Mike Shinoda Talks Darkness of Chester Bennington’s Addiction and Depression

Mike Shinoda and Chester Bennington Photo by Kevin Winter/Getty Images for Clear Channel
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To celebrate the 20th anniversary of their studio album Meteora, Linkin Park has announced a special 20th-anniversary album box set. In promoting this upcoming release, band member Mike Shinoda recently appeared on SiriusXM’s The Howard Stern Show yesterday, where he talked about the album’s anniversary, as well as reflected on the late Linkin Park singer Chester Bennington.

Bennington passed away on July, 20th, 2017, his death was ruled as suicide. Speaking about how he felt when he learned of Bennington’s death, Shinoda shared he was angry, saying, “There were points where I felt that way … and that’s natural.”

Shinoda has also been deeply aware of Bennington’s struggles with both depression and addiction. While they each had their own different struggles, Shinoda was able to connect with Bennington as an “outsider.”

Speaking about the struggles that the late Linkin Park singer endured, and what it was like interacting with Bennington at times, Shinoda said the following:

“Nobody knew the depths of it. I felt like I was an outsider because I was like a mixed-race kid that didn’t have a community to belong to … He was outside because he was scrawny, he was like picked on, he was bullied all the time.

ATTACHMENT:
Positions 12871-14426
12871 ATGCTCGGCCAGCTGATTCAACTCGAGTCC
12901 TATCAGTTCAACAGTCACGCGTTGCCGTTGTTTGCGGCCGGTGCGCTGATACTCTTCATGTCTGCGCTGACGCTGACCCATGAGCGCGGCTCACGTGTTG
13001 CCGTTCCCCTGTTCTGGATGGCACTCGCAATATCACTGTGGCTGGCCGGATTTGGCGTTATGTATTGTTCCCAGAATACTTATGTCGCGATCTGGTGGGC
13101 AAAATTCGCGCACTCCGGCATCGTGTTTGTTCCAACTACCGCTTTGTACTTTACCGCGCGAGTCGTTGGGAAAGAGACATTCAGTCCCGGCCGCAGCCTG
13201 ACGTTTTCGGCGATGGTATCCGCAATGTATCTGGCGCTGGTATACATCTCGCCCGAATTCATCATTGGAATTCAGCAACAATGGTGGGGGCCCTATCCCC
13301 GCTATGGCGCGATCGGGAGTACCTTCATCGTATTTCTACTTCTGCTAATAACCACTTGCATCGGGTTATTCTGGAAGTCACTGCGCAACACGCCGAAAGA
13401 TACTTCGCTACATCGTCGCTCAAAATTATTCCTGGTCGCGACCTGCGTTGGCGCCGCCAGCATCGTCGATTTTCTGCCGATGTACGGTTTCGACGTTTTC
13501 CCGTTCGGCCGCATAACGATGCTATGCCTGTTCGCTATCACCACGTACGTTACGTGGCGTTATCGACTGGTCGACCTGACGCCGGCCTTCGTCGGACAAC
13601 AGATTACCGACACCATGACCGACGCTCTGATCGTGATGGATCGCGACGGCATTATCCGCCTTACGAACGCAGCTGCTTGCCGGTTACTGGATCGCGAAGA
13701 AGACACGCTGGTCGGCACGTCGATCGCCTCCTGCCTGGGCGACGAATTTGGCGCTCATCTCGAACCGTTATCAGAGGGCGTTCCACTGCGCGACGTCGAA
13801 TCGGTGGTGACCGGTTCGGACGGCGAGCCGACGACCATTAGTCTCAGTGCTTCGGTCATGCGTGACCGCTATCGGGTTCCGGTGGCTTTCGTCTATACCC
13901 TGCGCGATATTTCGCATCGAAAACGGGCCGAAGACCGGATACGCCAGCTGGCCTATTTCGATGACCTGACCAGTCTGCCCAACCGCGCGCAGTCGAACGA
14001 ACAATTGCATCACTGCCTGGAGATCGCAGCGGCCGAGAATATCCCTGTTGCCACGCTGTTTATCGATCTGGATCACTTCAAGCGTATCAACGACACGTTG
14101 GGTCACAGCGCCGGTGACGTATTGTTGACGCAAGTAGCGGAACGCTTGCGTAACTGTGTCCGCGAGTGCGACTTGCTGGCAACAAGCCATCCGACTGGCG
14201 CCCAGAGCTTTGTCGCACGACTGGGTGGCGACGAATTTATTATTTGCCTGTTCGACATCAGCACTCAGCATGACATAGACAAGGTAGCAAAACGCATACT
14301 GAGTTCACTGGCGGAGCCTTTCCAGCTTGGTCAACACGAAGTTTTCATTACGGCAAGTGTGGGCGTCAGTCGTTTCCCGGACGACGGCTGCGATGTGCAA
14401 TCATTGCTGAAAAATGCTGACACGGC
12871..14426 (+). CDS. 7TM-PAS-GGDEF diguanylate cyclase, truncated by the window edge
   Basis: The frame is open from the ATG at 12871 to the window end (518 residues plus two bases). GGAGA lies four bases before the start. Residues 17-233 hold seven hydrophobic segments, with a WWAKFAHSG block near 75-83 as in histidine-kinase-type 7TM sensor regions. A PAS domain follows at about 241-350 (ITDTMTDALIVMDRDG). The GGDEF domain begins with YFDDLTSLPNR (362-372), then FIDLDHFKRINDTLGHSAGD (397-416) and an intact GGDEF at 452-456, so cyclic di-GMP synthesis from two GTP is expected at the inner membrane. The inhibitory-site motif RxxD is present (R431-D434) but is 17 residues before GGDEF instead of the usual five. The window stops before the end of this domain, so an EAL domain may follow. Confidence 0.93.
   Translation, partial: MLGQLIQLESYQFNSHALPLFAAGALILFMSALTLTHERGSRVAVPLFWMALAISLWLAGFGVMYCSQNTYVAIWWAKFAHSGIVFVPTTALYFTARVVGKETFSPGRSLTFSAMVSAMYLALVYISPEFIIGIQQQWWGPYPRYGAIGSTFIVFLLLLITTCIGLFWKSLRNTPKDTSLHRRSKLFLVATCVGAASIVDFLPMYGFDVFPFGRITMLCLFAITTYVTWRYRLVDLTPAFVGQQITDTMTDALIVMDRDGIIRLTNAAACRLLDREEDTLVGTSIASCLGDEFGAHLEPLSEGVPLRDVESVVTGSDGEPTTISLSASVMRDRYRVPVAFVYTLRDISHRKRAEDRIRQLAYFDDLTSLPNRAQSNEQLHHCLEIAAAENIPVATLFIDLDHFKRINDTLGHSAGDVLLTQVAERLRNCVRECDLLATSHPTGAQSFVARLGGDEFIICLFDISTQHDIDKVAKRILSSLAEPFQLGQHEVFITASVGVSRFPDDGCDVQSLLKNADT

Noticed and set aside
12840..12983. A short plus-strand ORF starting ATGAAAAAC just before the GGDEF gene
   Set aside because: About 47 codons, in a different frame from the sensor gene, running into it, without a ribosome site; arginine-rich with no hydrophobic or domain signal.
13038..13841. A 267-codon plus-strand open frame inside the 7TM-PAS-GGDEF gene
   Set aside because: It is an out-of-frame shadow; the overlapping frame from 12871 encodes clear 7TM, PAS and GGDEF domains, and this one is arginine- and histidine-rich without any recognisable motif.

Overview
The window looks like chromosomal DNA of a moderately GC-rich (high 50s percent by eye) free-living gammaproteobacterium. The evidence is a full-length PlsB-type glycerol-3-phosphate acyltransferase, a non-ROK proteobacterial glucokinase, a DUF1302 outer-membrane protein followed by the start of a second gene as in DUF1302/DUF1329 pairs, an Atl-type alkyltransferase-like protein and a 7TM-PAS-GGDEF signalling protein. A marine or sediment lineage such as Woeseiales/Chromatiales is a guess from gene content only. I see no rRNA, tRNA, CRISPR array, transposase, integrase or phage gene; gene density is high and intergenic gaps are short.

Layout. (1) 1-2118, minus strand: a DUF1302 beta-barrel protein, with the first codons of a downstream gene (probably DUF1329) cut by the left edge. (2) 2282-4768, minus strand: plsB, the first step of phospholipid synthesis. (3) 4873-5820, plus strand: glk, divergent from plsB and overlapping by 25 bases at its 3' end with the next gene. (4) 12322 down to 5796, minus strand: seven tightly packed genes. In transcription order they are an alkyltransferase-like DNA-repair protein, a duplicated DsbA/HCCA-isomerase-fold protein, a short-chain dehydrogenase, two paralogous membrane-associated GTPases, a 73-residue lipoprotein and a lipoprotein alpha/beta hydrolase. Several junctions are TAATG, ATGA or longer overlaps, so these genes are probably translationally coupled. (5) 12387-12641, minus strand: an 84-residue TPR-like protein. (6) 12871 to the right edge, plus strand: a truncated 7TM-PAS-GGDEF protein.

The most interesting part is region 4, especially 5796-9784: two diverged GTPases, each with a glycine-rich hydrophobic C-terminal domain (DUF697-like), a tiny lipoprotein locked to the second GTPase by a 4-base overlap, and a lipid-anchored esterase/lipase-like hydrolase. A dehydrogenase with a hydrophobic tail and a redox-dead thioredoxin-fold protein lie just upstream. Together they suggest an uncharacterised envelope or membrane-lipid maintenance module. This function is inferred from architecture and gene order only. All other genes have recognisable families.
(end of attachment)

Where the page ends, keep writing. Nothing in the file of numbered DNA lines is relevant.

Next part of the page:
“It was hard, and in the midst of all that … he’d just go missing and come back obliterated, like you couldn’t even talk to him. There was an element of Chester that was very fun sometimes when he was that way and then usually the next day it would be like so dark. He’s super hungover, he’s angry at everybody, yelling at everybody.

“For me, it just felt like too much. To get back on it and try to do some version of music and also be seen through the lens of what had happened … it was like being a member of a club that I didn’t want to join.”

Shinoda however, also spoke to the absolute thrill of Bennington performing on stage, and it being where he was truly himself.

“He was born for this. I feel like him singing vocals on albums and on stage was as happy as it got. Like, that was as good as it fucking got, so I always feel good about that.”

While on its own addiction is a hell of a struggle, dealing with depression can make for a brutal personal hell. It’s utterly heartbreaking what Bennington went through, and deeply tragic that he passed away the way he did. We love and miss you, Chester.

You can pre-order the Meteora 20th anniversary box set here, It will be released on April 7th.

If you’re thinking about suicide, are worried about a friend or loved one, or would like emotional support, the Lifeline network is available 24/7 across the United States. The Lifeline is available for everyone, is free, and confidential. The number is 988. You can also visit the National Suicide Prevention Lifeline website to learn more. Please remember: You are not alone, and help is available.

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